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Cancer Diagnosis — It’s in Your Blood

A conceptual image of DNA strands in a test tube.

The benefits of detecting and treating cancer at early developmental stages have long been observed by clinical oncologists. Colonoscopies as well as other methods for early detection have been estimated to prevent as many as 60% of deaths attributable to colorectal cancer by identifying and removing precancerous growths1. More broadly, patients with early stage cancer have experienced a fivefold to tenfold higher rate of survival over those with late stage cancers, despite having undergone the very same treatment regimens2. Nevertheless, diagnostic tests for early detection of cancer are available only for a small minority of cancer types.

Two teams of researchers are angling to change this by engineering diagnostic technologies that can simultaneously detect multiple cancer types at early developmental stages. Their strategy revolves around a fundamental property of tumor growth. As new tumor cells grow, older tumor cells burst open and spill their DNA into the surrounding tissue. Some of the DNA diffuses into the bloodstream, where it can be readily extracted, sequenced and analyzed. This so-called circulating tumor DNA (ctDNA) can bear mutations that are highly prevalent in cancer but absent in healthy tissue, and that can — if observed — signal the presence of tumors.

The principal barrier to detection of cancer in its early stage of development is its seeming innocuous stature before progression to more advanced forms. Tumors in early stage cancers are typically too small for conventional imaging-based or biochemical-based diagnostics to detect. However, researchers can leverage time-tested methods for exponentially generating many copies of a trace amount of existing DNA in a blood draw to amplify the signal to noise and confidently examine whether ctDNA is or is not present in the blood.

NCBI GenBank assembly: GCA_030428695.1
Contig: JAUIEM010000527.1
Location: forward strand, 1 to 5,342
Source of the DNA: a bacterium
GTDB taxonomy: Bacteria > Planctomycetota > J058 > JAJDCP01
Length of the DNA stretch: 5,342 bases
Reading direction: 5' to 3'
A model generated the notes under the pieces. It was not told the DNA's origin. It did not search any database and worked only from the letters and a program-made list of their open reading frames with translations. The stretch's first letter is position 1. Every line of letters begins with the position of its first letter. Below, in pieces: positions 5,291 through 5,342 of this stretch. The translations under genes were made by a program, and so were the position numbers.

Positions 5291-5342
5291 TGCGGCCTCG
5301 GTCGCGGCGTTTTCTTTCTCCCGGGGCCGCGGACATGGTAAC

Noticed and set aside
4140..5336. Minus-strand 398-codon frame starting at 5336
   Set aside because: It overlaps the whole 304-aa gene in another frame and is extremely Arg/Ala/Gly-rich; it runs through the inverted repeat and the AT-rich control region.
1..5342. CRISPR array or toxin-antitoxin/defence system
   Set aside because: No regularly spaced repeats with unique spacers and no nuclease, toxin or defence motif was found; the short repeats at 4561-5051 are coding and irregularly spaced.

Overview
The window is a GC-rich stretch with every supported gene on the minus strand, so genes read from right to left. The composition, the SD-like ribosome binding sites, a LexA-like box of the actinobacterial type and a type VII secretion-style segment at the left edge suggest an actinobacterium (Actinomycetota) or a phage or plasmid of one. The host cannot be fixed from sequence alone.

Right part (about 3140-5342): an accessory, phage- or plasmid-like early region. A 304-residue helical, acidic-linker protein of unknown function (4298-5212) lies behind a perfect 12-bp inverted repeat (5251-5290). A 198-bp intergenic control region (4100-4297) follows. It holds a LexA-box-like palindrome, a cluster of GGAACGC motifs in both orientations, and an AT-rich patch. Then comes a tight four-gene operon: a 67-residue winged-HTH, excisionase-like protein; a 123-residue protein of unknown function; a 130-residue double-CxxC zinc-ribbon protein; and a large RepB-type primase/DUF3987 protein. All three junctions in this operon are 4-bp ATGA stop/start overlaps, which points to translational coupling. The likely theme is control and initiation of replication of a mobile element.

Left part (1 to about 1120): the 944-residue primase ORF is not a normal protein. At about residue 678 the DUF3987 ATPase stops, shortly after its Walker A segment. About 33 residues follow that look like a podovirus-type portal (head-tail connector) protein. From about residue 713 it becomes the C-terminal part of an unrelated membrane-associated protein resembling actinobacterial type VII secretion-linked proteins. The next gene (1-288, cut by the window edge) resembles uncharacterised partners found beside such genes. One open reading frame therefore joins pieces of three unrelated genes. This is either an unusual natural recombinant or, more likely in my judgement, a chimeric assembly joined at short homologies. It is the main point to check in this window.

GRAIL — the First on the Scene

GRAIL, a clinical-stage diagnostics company based in California, is the first company solely committed to the development and commercialization of a blood-based multicancer early detection platform. It was initially spun out of the well-known next-generation sequencing company Illumina to become an independent company in 2016. GRAIL quickly raised more than $900 million — backed by the likes of Bill Gates and Jeff Bezos — in one of the largest equity financing rounds in the history of the medical technology industry. They soon initiated the Circulating Cell-free Genome Atlas project, a 15,000-person clinical trial in which they planned to identify a panel of mutations that could most readily distinguish ctDNA in the blood of patients with cancer from free-floating DNA shed by healthy tissues.

At the 2019 American Society of Clinical Oncology annual meeting in Chicago, GRAIL revealed the performance of its diagnostic tool based on an interim analysis of 1,422 patients with cancer — representing more than 20 cancer types — in addition to 879 undiagnosed participants. The platform was able to correctly detect 76% of all cancers, representing nearly two-thirds of all cancer deaths in the U.S., according to the company3. Its ability to detect different stages of cancer ranged from 34% of stage I (earliest) cancers to 92% of stage IV (latest) cancers. Interestingly, it was able to correctly recognize 77% of stage II (early) cancers. Furthermore, it correctly identified the tissue from which the ctDNA originated (liver, lung, pancreas, etc.) in 90% of cases.